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    No Evidence Universal Basic Income Will Make People Become 'Lazy'

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    Louise Haagh, an associate professor at the University of York and chair of the Basic Income Earth Network, spoke to Sputnik about the pros and cons of universal basic income (UBI).

    Professor Haagh is one of a number of politicians and academics who, in the last five years — as growing predictions suggest automation will make millions unemployed globally — have supported the idea of a universal basic income, a minimum level of income which would be paid to everyone and would offset the hardship of being made redundant.

    Sputnik: Will the introduction of UBI lead to people becoming less inclined to work and more dependent?

    Louise Haagh: There is very little evidence or reason to think that, in of itself, giving people a basic economic security would make them lazy or unwilling to work. You cannot make a direct connection between one policy instrument and how people will behave in what are much more complex contexts. What we need to talk about is what are the positive complimentalities that you can imagine if you have in place an unconditional basic income which would give people the incentive to work without the disincentive which currently exists of losing benefit entitlements.

    Sputnik: Does the European Union have the financial capacity to subsidize this scheme?

    Louise Haagh: I'm not aware of an official proposal for a pan-European single-level uniform basic income from the EU. The question of financial capacity bears on many different issues, including the design of a transition to a basic unconditional regime. In individual countries it may be possible to imagine moving towards a basic income system through conversion through the basic tax allowance, and the base level of income transfer schemes, thus creating a unified foundation which could have various levels depending on age. Or you might go about doing it some other way. If you were to do it very gradually, starting with younger or older age groups, for instance, then the question of immediate cost would fade into the background. A pan-European scheme would raise different challenges again. It is important to retain other means-tested benefits that work well with labor markets and social insurance institutions as a whole in different countries.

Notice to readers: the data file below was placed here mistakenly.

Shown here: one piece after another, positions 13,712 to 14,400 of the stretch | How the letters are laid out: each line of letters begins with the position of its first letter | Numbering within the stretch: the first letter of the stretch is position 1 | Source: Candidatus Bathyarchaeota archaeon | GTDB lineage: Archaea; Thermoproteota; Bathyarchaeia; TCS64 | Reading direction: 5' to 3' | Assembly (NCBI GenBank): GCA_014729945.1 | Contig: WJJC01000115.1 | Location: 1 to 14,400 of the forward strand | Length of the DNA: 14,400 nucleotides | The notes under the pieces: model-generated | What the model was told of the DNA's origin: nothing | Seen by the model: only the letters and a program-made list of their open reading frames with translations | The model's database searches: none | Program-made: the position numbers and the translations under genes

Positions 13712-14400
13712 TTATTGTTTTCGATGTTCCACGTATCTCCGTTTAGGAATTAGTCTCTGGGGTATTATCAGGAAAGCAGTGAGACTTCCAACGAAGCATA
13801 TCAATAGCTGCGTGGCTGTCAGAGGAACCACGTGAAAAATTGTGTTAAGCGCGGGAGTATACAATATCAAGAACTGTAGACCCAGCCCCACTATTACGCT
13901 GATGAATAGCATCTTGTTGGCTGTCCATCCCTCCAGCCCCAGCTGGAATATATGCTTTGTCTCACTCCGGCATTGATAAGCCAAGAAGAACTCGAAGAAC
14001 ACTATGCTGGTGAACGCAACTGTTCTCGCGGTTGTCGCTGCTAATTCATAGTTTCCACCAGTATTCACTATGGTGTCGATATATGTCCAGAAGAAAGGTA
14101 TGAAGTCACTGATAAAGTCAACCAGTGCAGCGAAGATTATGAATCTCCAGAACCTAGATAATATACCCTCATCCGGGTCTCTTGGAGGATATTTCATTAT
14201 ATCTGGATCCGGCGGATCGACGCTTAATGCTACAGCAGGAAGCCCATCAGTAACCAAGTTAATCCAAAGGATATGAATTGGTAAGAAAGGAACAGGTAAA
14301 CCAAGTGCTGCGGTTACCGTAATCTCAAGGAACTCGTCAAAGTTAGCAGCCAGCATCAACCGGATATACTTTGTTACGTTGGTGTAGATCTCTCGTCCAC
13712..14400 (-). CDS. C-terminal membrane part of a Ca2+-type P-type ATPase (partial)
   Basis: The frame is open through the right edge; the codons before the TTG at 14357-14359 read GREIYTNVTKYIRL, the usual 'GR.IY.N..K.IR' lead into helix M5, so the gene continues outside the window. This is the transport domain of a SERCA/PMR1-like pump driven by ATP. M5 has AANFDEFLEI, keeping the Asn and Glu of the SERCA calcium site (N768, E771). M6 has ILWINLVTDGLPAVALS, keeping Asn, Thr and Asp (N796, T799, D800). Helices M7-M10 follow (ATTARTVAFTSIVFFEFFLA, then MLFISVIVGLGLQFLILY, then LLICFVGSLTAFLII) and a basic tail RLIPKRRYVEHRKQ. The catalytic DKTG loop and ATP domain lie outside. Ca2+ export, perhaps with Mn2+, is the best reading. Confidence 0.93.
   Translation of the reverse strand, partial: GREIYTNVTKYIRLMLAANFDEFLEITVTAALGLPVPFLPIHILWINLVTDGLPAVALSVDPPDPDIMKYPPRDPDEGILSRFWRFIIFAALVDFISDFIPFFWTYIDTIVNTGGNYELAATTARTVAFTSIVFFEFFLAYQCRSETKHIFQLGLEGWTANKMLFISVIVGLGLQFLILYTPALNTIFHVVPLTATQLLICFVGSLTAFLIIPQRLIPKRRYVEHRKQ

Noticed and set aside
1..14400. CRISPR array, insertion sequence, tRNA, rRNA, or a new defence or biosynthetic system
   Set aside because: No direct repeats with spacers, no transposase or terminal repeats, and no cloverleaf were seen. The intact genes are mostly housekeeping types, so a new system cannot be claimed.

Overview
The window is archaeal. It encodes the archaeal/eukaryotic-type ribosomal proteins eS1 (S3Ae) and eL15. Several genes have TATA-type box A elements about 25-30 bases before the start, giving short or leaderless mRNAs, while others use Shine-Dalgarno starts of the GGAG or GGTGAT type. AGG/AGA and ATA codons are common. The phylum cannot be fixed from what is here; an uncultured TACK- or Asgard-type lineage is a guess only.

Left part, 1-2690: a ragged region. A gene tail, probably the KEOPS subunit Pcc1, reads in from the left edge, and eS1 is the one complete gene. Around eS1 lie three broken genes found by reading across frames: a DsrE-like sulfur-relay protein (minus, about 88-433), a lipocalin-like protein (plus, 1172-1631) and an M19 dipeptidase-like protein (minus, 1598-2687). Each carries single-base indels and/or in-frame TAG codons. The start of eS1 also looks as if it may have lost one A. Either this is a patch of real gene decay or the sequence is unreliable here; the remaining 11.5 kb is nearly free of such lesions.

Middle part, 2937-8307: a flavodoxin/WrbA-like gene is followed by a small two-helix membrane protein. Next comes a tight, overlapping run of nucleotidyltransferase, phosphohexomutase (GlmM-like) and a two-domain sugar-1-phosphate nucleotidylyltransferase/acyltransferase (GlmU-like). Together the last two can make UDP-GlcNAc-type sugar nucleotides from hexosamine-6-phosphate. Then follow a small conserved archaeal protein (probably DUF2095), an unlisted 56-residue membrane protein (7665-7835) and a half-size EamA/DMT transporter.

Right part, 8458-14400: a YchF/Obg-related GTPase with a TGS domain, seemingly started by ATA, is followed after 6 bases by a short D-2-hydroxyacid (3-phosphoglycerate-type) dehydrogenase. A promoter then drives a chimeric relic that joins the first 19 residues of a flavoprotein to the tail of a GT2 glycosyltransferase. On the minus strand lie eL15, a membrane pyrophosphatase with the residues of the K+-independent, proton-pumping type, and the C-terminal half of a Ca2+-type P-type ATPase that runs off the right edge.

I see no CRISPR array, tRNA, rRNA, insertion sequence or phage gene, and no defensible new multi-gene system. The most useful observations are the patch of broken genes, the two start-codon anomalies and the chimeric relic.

Sputnik: To what extent do you think UBI could reduce the unemployment rate — if at all?

    Louise Haagh: In conjunction with other sensible policies appropriate to the context and question, I don't see UBI would have a negative effect on employment. There is really no basis for thinking that would be the case if we assume that with basic income people can earn additional income without fear of losing their status regarding their ability to enjoy a basic floor of income security.

    Sputnik: Do plans for the introduction of UBI have any relationship to increased automation of production? Could it be many jobs in future will be entrusted to computers and robots?"

    Louise Haagh: Basic income will certainly alleviate the effects, at an individual level, in a way which it would be very hard for states to do, if we imagine there would be large-scale job losses. But I think one can exaggerate and extrapolate too much regarding the impact of automation on the labor market because this is very context-dependent.

    Related:

    Alpine Utopia: Swiss Float Idea of Universal Basic Income
    Half of UK Would Say Yes to Universal Basic Income Regardless of Employment
    Canada’s Ontario to Test Universal Basic Income This Year
    India Set to Approve Universal Basic Income
    Tags:
    universal basic income, automation, employment, unemployment, University of York, European Union, United Kingdom
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